210HC not focusing reliably

stewart_hemley

New Member
I've just bought the H3D39mk2 and I can't get consistently sharp focus on my 210 lens. I'm using mirror up on a sturdy tripod, no wobbling floors, static subject, careful focus, etc but in a sequence of several shots, even at the same settings, maybe only one will be sharp. I'm pressing the shutter release VERY carefully with the pod locked tight (Manfrotto 055) so I don't think I'm getting vibration. The 28 under identical conditions is tack sharp evey time. So it's either how I'm using the 210 or it's a bad s&le.Any one else had a similar problem? I'm waiting for the 50-110 zoom to arrive so will test that also. (Should add that I might post this also on another Hassy forum but not on LL where the usual mob will descend screaming "Hass is crap!")
 

polypal

New Member
Stewart,

Welcome at the Hasselblad forum.

My guess is there is something wrong with the lens.
That is what I come up with from your description here.


Paul
 

stewart_hemley

New Member
Hi Paul

Thanks - it's good to be here.

I also suspect the lens. I have emailed my dealer so will see now whether I've made the right choice! Trouble is, I have work waiting and this is the worst time of year to expect instant responses. I'll keep you informed.

A desperate thought: I seem to have read somewhere that the H3D has a calibrate facility, ie specific lens to body. Is this right or just wishful thinking? And if it's right, does anyone know how to access/operate it?

Thanks for the response and Merry Xmas!
 

fotografz

Active Member
What shutter speed are you shooting at? Manual or AF? Manual or AE metering?

Are the images out of focus or do they show movement? Can you post a close 100% crop of areas that should have been in focus?

Try this:

manually meter and manually focus using the double green arrows to confirm ... when they are both lit, does the image look sharp at the point of focus? Then, with a locked up mirror, set the self timer @ 10 seconds to double check that you aren't moving something no matter how tender you think you are doing it.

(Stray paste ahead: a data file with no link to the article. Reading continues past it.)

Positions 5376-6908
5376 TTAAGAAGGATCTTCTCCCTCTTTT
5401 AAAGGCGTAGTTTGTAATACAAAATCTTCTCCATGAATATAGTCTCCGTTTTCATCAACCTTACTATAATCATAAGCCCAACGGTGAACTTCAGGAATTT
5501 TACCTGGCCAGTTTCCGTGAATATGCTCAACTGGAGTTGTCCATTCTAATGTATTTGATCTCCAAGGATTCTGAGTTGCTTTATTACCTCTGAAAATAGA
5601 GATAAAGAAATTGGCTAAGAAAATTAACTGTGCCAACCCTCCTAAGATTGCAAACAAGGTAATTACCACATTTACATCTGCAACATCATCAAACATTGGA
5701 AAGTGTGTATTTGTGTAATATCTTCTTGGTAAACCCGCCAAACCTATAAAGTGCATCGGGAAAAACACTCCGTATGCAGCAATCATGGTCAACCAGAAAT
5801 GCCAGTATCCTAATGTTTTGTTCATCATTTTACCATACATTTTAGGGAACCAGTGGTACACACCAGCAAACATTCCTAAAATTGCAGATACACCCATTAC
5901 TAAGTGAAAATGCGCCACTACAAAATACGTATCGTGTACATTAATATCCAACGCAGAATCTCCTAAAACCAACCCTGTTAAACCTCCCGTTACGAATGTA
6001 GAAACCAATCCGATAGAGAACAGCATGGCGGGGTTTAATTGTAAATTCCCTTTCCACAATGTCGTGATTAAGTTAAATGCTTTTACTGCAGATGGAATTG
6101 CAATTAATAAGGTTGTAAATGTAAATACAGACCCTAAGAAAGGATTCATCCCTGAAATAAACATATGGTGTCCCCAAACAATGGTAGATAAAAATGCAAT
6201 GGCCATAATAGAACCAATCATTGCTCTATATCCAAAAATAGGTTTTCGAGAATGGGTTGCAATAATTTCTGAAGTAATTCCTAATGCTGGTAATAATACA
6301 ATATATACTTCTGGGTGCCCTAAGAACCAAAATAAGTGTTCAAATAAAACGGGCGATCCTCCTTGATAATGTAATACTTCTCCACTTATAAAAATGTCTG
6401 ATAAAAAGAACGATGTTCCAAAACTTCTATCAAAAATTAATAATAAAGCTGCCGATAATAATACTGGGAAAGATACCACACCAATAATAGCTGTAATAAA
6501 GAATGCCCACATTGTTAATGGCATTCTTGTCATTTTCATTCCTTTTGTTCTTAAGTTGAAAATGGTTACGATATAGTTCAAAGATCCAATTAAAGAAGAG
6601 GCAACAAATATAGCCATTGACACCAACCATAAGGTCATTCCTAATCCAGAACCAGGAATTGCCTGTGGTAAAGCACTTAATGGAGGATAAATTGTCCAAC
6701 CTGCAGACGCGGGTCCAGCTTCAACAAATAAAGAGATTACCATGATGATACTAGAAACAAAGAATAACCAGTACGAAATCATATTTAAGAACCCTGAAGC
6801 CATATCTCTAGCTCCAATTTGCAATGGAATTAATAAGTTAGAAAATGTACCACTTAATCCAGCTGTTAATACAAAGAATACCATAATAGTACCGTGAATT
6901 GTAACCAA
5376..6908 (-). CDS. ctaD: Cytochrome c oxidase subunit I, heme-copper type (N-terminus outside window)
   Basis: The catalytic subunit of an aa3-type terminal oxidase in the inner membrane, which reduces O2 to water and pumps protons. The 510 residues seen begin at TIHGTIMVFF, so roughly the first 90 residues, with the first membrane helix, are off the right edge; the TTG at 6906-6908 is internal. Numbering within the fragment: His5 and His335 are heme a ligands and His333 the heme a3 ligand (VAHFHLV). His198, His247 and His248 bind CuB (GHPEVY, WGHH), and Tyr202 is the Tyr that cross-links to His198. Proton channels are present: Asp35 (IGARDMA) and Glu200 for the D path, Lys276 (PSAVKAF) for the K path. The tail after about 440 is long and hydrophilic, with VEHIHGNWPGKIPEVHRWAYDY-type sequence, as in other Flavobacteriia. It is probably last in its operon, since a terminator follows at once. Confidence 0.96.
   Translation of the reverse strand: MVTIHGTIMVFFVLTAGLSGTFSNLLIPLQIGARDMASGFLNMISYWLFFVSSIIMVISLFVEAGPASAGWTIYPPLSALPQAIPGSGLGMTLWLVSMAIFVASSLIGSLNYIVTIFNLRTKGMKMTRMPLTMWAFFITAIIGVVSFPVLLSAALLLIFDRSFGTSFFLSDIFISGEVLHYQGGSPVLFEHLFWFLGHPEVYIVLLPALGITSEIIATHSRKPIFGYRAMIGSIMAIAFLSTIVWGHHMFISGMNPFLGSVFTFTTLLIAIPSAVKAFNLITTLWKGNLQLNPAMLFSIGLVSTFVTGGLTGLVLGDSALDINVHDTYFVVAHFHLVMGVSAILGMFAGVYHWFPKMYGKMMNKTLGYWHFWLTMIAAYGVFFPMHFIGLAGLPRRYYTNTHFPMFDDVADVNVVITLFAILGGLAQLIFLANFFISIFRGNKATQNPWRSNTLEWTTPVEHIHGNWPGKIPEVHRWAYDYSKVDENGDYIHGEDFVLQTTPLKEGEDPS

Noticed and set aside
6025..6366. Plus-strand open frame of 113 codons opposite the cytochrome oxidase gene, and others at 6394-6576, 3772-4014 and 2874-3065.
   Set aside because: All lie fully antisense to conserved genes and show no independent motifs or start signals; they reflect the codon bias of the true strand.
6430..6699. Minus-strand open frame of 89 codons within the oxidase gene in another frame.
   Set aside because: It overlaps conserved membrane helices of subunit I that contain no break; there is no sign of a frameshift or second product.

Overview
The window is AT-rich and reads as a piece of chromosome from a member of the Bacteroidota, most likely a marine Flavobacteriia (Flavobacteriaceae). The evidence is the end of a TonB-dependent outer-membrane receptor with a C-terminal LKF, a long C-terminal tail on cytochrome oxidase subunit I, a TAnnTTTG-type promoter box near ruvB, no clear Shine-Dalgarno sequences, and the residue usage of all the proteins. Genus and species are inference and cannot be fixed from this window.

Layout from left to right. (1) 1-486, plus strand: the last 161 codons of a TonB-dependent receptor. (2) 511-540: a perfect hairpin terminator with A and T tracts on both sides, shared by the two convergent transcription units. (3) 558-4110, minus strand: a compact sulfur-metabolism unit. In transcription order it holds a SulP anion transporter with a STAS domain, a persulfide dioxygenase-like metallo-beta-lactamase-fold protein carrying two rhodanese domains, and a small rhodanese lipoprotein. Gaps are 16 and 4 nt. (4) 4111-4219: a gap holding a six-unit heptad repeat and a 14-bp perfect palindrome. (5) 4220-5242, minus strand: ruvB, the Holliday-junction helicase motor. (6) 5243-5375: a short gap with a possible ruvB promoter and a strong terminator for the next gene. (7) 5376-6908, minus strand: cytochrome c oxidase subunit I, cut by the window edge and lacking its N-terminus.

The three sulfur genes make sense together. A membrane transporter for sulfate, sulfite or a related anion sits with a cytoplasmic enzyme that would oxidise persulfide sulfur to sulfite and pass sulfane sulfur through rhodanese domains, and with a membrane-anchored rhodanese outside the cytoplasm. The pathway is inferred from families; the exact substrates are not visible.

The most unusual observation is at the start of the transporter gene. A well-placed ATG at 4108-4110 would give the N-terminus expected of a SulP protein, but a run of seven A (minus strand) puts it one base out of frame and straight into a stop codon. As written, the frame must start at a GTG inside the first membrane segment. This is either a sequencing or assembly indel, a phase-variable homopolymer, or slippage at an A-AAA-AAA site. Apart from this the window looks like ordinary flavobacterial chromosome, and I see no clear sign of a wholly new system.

I did a series of shots yesterday using a 120/4 macro with a long shutter speed, and 5 out of 6 showed movement. I have the electronic release and that cured it.
 

stewart_hemley

New Member
Well, Marc, I feel pretty stupid now. Years at this game, years with medium format, 5x4, etc and just didn't test for movement. I thought the tripod was so firm and I squeezed the shutter release so gently that no way could it be movement - but it was. A string of shots using the self timer and every shot sharp. The lens is fine, really crisp. So my answer with the 210 is use an electronic release.

Thanks again Marc for making me try the obvious.

A plus point, my dealer responded by sending out a replacement 210 within an hour so I know I made a good choice with camera and dealer. Sorry Hasselblad for any bad publicity!
 

fotografz

Active Member
Don't feel bad Steward, I learned this one the hard way myself.

I once shot a series of stills to be used in an animated sequence that had to be pin registered. I was using a locked down Gitzo G-500 monster tripod that was sandbagged, and a Manfrotto 405 geared head ... but I fired the camera manually with my finger. The Tech layered up all the shots and ran through them on a laptop, and the images were jumping all over the place ... I was absolutely amazed. Electronic release solved it in one second.

Your point about the dealer you select is one aspect of MF digital photography that I harp on constantly. It's almost more important than what back you select.

Good shooting, Merry Christmas and a Happy New Year !
 

polypal

New Member
Stewart,

I am glad the problem is solved and by now you know you made the right choice to buy from this dealer.
Good to know Hasselblad equipment did not cause this problem.
 
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